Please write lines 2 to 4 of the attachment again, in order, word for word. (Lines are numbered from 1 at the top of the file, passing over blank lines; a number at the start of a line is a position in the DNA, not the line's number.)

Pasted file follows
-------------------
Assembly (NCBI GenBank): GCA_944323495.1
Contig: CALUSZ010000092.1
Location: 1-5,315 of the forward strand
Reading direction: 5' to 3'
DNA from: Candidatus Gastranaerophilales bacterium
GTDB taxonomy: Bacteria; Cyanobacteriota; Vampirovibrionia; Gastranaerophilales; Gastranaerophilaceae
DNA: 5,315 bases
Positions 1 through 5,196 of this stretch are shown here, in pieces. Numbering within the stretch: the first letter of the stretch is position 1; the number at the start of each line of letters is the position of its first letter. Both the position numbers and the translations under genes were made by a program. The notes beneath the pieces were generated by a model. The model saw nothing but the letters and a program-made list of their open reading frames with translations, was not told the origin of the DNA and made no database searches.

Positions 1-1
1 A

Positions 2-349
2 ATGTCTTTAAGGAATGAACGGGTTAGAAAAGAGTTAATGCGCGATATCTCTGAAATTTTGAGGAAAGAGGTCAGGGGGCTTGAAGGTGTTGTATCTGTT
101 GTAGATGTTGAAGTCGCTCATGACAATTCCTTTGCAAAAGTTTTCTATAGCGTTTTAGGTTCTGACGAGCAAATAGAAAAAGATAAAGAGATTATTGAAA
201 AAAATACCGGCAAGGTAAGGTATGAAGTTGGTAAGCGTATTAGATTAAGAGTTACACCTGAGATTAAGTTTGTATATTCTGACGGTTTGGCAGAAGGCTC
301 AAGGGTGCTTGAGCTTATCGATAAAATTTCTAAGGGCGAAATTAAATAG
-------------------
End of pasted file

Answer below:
Contig: CALUSZ010000092.1
Location: 1-5,315 of the forward strand
Reading direction: 5' to 3'